About Princes Square
The original buildings consisted of a four storey merchant square built in yellow sandstone and completed in 1841. The owner, James Campbell, then Lord Provost of Glasgow, had been honoured by Queen Victoria with a Knighthood. In celebration of the birth of the Prince of Wales, later to become Edward VII, he named his new building Princes Square. The buildings have a pleasant, civic character and are Grade B Listed.
The Square was designed to preserve and restore the original buildings and yet to transform the space into a modern shopping centre and provide an attractive meeting place, “a new Rialto”. Victorian Glasgow had particularly strong links to the Art-Nouveau Movement and the Vienna Secession. This spirit of confidence and innovation, epitomised by the Tree of Life, stemming from ancient Celtic and Norse culture, set the tone for the rebirth of Princes Square.
The Square – the place to see and be seen!
The Square is a theatrical space where people come to see and be seen. It opens out from its three front entrances on Buchanan Street into an explosion of space. The original walls form the sides of the Square with the Eastern wall remodelled to form a Palladian screen. The space is covered by a clear glass domed roof. The original cellars of the Prince of Wales building were excavated to provide additional shopping areas and this adds to the impression of height.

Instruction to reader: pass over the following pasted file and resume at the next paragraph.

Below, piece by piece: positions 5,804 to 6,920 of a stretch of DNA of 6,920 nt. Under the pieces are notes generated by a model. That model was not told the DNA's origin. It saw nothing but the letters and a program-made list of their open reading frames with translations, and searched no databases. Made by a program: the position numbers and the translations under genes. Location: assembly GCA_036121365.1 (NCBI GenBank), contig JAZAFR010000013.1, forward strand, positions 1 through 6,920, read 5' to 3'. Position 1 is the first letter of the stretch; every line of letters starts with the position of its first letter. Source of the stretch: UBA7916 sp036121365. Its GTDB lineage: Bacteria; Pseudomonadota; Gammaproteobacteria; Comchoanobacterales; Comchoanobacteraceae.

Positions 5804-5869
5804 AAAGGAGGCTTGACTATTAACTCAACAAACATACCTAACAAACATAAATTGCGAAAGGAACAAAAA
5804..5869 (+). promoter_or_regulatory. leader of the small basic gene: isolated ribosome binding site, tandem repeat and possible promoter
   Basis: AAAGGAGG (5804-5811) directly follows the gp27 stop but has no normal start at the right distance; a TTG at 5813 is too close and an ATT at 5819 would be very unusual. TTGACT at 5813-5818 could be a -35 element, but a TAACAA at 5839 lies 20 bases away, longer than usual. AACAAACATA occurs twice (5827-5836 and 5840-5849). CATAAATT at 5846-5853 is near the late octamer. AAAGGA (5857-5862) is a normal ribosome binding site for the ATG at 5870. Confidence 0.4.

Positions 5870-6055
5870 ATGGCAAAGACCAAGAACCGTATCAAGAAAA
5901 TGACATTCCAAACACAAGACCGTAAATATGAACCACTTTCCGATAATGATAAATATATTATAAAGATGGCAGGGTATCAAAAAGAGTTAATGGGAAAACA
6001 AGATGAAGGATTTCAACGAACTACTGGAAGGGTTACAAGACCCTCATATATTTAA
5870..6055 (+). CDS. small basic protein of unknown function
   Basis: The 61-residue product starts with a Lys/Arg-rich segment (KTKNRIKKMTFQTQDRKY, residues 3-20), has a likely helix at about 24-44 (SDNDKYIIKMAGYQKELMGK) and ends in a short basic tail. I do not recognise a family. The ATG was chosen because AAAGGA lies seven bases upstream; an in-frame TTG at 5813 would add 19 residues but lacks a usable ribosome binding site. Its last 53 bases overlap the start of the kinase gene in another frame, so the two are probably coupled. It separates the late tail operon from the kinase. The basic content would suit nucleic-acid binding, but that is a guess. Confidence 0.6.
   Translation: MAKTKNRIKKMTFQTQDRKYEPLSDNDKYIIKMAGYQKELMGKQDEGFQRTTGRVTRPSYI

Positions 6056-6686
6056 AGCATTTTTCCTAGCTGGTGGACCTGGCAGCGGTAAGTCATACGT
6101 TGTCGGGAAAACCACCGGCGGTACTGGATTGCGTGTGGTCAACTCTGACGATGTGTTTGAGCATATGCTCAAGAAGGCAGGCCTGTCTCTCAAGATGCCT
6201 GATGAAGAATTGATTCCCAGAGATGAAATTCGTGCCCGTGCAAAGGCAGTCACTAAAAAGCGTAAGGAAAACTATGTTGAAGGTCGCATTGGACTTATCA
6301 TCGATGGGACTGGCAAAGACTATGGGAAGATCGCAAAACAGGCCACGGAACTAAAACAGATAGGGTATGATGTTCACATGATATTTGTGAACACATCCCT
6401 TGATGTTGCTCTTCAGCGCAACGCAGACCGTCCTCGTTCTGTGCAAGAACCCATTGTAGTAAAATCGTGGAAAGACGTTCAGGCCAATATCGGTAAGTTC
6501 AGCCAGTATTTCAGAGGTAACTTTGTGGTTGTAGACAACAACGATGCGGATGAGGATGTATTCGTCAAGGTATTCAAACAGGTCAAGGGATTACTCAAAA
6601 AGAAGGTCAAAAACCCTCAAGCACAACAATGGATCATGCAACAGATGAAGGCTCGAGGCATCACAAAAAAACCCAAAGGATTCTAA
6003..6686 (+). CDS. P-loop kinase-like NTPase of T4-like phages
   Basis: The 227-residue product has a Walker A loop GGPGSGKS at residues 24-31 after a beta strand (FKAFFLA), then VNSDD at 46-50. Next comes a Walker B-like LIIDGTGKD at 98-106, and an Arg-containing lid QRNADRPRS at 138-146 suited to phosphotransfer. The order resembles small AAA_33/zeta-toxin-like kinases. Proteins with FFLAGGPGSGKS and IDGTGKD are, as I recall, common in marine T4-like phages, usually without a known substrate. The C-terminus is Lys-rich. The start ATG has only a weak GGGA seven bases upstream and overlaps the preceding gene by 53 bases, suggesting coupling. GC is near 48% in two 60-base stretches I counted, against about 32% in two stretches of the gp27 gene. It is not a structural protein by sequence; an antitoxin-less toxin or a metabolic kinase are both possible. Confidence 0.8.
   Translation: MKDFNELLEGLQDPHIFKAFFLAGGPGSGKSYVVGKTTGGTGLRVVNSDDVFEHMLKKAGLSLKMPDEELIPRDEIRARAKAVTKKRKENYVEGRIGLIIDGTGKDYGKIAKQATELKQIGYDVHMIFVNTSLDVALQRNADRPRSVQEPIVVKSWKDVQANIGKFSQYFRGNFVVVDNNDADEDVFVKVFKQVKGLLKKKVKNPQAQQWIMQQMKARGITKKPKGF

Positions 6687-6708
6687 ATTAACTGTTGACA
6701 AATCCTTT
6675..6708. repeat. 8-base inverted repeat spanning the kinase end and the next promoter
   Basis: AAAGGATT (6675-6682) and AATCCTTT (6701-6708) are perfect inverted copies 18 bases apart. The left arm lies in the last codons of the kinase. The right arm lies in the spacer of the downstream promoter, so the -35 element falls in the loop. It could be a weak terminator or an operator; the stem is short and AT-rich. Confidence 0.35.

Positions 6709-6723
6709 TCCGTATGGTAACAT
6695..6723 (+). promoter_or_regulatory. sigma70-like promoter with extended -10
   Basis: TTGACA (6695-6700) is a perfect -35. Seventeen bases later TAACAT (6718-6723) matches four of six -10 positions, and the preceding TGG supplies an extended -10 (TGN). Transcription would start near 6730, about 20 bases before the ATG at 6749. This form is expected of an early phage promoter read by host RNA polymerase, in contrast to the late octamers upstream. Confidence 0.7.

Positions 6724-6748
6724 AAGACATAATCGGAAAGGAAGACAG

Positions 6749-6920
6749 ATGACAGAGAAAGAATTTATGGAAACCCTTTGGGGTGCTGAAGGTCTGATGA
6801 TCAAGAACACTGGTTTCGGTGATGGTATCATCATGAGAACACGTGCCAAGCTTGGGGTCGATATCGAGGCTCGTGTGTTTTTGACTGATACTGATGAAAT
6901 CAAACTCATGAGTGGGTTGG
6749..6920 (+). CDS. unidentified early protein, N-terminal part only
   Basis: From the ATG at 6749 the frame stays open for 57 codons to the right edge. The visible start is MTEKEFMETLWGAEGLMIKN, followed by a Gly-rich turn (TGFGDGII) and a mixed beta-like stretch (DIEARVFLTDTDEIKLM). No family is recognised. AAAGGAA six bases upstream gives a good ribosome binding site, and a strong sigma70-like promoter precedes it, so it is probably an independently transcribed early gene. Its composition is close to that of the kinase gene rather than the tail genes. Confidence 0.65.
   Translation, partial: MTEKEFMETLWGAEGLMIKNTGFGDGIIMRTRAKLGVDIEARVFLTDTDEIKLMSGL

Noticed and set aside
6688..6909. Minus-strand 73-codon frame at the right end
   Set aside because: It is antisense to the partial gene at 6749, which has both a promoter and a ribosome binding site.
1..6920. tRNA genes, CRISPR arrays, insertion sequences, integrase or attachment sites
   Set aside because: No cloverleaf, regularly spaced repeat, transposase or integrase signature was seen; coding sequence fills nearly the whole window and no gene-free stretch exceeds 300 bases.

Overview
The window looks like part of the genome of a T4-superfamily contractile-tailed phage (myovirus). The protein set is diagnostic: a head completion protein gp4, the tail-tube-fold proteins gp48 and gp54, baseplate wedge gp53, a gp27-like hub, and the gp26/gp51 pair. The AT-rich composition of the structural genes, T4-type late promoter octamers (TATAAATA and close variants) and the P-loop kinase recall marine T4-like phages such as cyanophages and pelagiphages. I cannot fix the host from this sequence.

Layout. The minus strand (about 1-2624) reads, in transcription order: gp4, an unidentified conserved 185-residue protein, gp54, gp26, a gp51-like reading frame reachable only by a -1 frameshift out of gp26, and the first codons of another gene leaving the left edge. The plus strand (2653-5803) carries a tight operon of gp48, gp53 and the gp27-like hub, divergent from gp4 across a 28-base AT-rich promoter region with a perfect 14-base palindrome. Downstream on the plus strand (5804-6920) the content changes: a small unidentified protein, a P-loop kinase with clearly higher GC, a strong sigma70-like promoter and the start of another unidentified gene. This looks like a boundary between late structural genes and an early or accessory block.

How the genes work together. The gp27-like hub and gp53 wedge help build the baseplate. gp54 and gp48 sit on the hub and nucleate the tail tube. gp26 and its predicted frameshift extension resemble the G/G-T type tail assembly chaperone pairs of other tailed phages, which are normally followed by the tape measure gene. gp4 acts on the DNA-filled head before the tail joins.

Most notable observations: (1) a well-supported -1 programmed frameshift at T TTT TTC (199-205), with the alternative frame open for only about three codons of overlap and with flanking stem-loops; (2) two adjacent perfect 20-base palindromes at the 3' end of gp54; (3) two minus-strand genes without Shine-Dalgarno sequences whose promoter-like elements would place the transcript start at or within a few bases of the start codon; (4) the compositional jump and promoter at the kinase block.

It is a space which is neither impersonally over-large or too small and cramped. The proportions of the galleries and structure create the feeling of a conservatory to a characterful old house – symbolised by the Palladian screen.
Visitors are ‘invited’ to explore all corners of the building. The lifts, staircases and elevators are designed to allow people to feel part of the theatrical display of pattern and colour. The ‘grand’ staircase, lifts and escalators are all clearly visible from the entrances.
The grand staircase is a double helix, designed to allow people to progress gradually between the Courtyard, ground and first floors. The curved landings between each flight also allow people to stand and look around. The staircase itself is formed in folded metal supported on tubular steel columns. These columns are topped with decorative standard lights’ swirls of colour reminiscent of Tiffany lamps. On either side of this staircase are two glass feature lifts. The ‘towers’ frame the original East wall of the Square.
The galleries around the Square are carefully designed to afford generous movement and allow as many shops as possible, on all levels, to be seen from any one vantage point. The lines of the gallery were curved in plan and edges moulded to soften the appearance. The balustrades and galleries and the staircase are designed so that the ornament becomes richer at each progressive level. This is to encourage people to gaze upwards.
Our Shops and Restaurants
Princes Square is home to a number of restaurants, bars and coffee shops – see our food guide for full details of what’s on offer – and has over 30 retail stores ranging from jewellery to homeware including Kate Spade, Dermalogica, Carvela & Timothy Oulton. Don’t miss the chance to catch the latest movie at Everyman cinema in the courtyard area.
👉 Check Princes Square socials & website for more information!